§ Mr. BALFOUR
May I make myself quite clear? I think the right hon. and learned Gentleman will acquit me of any intention of stopping deliberately at any particular word in the proposed new Clause. I think my right hon. and learned Friend has not quite understood the meaning of this Clause. Quite clearly if a local authority gives notice for the purchase of an undertaking and makes arrangements to carry on that undertaking, there must be something which will enable them technically to barrow the money without interfering with the loan arrangements of their borough. I think it is clear that the whole service of any debt so incurred will be a charge on the undertaking, and that is why specific arrangements are made in this Clause to overcome the difficulty which would arise if the local authority had power to give notice in advance, but had no power to say, "Go on and expend; we will make advances to you, and you, the undertaker, will cover the interest." That is the point involved. The purpose of the Clause is to give specific power to the local authority to raise these moneys, but the raising of the moneys is not in any way to affect the loan arrangements of the borough, and the undertaker will have to take care of the service of the loan.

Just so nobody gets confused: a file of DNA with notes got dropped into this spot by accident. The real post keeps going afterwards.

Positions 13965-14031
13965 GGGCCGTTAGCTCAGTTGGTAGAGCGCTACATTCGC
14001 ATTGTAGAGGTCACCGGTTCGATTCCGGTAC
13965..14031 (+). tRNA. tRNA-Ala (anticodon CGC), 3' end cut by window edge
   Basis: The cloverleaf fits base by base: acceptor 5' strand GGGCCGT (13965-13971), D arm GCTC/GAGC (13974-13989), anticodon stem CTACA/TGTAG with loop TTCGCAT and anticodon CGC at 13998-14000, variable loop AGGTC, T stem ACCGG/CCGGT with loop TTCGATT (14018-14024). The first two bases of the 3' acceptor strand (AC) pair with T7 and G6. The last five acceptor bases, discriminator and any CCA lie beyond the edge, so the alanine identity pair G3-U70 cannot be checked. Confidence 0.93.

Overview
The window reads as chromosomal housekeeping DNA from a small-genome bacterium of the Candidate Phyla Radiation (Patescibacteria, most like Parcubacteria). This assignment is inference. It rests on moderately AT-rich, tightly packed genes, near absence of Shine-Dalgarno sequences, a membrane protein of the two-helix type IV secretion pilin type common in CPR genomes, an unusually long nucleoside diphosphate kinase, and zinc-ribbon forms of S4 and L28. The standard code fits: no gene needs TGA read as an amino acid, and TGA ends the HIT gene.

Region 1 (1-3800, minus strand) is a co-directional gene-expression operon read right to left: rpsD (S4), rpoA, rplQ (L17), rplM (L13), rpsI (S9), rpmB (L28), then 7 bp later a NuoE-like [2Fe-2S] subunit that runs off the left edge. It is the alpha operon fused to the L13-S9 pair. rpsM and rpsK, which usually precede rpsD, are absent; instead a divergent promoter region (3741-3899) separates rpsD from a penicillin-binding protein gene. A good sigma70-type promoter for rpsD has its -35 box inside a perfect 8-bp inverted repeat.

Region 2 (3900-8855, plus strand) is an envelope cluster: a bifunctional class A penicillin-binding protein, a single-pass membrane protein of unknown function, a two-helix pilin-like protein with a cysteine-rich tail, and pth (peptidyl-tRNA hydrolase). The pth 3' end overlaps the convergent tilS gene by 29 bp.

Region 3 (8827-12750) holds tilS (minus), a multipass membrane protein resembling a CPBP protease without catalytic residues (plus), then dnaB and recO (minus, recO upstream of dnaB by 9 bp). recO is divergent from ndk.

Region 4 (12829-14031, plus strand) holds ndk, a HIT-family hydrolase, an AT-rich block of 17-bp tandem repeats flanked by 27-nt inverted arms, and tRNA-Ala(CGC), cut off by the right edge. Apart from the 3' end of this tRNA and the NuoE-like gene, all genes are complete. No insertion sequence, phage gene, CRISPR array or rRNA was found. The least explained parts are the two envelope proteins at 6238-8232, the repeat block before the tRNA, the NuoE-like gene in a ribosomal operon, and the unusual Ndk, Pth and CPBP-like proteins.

§ Mr. SPEAKER
The purpose of the Clause may be quite excellent. On that point I prefer to say nothing, but it is clear that Sub-sections (4) and (5) contemplate a possible charge on the rates, whether it be large or little. My duty is to follow the Rules of the House, and I cannot allow a proposal to impose a possible charge on the rates, simply because it is a little one.
§ Mr. BALFOUR
I submit that this point would be met if the proposed New Clause were amended by the addition of the wordsprovided that no charge shall be put on the rates clue to the operation of this Section.That would make it quite clear.
§ Sir J. NALL
May I ask you, Sir, whether you would allow me to move the first three Sub-sections as the proposed New Clause?